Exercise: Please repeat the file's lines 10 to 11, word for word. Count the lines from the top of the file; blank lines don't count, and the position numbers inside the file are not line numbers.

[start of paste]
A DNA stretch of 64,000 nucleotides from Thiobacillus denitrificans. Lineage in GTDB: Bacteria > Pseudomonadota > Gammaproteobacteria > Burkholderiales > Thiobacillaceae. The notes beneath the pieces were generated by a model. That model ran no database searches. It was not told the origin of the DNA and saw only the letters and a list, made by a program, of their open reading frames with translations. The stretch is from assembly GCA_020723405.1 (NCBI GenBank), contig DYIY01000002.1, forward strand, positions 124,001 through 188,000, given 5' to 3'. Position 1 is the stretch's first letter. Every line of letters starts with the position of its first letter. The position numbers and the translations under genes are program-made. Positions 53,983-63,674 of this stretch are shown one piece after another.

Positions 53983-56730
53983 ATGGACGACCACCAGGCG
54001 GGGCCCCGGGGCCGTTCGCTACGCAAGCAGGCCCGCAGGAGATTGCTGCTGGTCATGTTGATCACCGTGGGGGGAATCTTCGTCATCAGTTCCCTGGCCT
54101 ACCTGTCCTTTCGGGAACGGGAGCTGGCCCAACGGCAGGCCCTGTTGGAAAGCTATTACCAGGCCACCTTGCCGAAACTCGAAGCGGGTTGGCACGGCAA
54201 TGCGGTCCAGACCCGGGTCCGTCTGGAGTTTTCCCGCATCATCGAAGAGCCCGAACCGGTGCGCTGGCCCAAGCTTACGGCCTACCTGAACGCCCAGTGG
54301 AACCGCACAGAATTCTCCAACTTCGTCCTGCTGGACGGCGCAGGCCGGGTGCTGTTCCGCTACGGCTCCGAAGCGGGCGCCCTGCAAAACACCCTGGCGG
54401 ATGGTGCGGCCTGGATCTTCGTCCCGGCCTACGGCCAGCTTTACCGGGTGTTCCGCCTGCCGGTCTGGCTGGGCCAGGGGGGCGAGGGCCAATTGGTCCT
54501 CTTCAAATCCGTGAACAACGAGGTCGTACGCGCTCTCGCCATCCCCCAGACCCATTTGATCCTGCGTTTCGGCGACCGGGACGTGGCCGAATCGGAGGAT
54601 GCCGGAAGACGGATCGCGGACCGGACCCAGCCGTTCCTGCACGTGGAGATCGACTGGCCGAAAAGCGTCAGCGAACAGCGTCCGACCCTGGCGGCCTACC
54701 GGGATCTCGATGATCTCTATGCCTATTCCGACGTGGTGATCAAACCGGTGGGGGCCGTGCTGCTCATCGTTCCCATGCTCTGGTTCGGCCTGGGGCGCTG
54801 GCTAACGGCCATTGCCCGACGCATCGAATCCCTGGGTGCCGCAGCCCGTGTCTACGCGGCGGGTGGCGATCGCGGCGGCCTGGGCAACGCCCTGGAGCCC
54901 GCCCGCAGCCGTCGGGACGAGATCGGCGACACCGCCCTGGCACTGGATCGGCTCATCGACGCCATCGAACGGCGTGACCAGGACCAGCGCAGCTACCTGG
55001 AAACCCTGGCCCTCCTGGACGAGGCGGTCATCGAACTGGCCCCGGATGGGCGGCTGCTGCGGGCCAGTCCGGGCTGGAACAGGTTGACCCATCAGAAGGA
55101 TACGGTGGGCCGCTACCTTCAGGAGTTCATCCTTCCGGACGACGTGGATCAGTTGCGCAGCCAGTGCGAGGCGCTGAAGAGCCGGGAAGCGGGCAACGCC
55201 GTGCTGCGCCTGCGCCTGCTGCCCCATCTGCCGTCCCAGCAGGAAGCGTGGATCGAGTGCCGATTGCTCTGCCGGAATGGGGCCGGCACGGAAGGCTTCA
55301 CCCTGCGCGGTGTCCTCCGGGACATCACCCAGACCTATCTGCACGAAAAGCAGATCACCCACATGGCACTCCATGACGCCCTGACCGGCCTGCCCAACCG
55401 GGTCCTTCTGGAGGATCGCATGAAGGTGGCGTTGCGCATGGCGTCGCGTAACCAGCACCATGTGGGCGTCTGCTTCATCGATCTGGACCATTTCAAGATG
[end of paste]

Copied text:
54601 GCCGGAAGACGGATCGCGGACCGGACCCAGCCGTTCCTGCACGTGGAGATCGACTGGCCGAAAAGCGTCAGCGAACAGCGTCCGACCCTGGCGGCCTACC
54701 GGGATCTCGATGATCTCTATGCCTATTCCGACGTGGTGATCAAACCGGTGGGGGCCGTGCTGCTCATCGTTCCCATGCTCTGGTTCGGCCTGGGGCGCTG